"Goddamn it, Reesa! I will not have him sit there and shake his head in the face of all of this!" Maddox thrummed with anger, the emotion of the past weeks finally breaking through the surface. How could he sit there, looking so much like Data yet seeming to purposefully ignore what was going on.
"Captain Maddox, we're done for the day. You're temporarily relieved of duty pending an evaluation. That's on the record. Off the record. Bruce, get yourself together, get some rest, have a drink, run a holodeck program but get the hell out of here, now." Reesa commanded.
Maddox looked down at his hands and noticing they were shaking he balled them into tight fists. With a silent nod he headed towards the door. Turning just before he exited he addressed the android.
"I'm sorry, Data. I don't know what…"
Maddox trailed off as Data looked away offering no reply. Without another word he left.
Reesa fixed her gaze upon the android. He looked shell shocked.
"What are you feeling, Data. Tell me."
He opened his mouth but no words came out and it seemed for awhile he could only shake his head back and forth.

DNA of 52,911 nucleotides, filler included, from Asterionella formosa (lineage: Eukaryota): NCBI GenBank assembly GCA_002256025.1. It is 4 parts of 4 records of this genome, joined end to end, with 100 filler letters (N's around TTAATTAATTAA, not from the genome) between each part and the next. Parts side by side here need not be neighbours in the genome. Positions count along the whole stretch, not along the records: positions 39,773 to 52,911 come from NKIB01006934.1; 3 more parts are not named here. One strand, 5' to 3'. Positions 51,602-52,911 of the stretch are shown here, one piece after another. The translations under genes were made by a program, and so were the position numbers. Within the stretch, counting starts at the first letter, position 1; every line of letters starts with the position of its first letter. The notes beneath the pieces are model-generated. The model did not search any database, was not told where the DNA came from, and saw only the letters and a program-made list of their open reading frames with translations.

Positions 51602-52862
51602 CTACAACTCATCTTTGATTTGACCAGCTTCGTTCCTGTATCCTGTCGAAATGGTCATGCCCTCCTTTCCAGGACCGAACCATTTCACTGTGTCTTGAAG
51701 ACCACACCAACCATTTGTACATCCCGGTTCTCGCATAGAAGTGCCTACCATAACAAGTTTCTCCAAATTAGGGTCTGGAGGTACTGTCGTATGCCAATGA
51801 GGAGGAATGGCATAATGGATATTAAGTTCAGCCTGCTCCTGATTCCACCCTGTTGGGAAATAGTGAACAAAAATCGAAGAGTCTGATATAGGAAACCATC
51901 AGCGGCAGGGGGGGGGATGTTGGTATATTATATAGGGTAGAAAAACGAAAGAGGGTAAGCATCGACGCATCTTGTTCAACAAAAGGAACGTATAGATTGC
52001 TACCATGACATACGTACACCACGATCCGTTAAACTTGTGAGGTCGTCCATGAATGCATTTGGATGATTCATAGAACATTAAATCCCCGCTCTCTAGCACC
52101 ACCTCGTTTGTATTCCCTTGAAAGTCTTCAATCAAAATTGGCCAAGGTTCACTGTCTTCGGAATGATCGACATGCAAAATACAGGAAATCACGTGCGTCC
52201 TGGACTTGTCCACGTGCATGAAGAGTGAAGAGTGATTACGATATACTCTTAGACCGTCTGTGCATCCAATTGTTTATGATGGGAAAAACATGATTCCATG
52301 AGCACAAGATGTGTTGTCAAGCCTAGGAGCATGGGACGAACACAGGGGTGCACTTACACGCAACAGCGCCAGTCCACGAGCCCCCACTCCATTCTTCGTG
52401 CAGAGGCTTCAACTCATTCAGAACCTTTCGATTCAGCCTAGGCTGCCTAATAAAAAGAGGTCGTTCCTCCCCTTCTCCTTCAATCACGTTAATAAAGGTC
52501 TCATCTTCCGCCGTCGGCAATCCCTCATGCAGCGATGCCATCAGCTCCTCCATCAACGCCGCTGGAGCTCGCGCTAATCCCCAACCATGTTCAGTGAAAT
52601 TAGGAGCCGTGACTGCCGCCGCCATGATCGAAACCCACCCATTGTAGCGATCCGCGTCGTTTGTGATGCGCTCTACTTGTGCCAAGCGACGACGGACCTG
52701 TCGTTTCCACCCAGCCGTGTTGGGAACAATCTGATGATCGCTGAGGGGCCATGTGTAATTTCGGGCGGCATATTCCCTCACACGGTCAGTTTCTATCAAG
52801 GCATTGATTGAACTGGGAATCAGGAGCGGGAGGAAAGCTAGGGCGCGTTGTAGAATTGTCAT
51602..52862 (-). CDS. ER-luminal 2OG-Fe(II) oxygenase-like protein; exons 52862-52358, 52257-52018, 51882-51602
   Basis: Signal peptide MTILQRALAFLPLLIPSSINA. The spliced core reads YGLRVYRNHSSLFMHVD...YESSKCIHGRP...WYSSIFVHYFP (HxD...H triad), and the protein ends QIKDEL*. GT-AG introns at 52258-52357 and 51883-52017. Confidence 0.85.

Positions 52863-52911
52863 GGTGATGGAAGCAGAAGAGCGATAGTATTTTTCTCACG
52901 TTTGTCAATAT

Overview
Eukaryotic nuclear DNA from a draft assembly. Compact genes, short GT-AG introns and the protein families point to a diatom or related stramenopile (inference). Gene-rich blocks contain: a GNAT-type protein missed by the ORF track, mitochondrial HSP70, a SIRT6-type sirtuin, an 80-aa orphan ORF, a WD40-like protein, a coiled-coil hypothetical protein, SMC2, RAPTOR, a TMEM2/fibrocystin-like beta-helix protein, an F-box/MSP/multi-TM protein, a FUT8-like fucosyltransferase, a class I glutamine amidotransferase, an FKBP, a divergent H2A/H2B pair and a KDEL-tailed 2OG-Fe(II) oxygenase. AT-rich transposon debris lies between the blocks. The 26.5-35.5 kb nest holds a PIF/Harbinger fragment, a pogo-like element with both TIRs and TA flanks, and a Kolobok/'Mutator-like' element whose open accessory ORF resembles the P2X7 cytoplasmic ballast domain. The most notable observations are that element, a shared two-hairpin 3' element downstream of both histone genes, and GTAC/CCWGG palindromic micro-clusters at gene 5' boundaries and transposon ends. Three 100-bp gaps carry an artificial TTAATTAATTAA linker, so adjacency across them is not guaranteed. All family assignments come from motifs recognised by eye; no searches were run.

"I feel this is the most unlikely of all situations." He finally said.
"Why is that?"
"I cannot conceive of there being two of me."
Reesa smiled sympathetically.
"Its often that way, you're experiencing a common reaction. Some people are disturbed to find out they don't have a counterpart."
"That would have made more sense."
"Why is that?" Reesa asked with a frown.
He appeared to grow emotional as he spoke.
"Because I am a machine. Constructed on a whim, an afterthought, an experiment. I am more unlikely than likely."
"Yet here you are. Questioning the probability of the situation is irrelevant. You sit here as fact, not speculation. You are Data. As was he."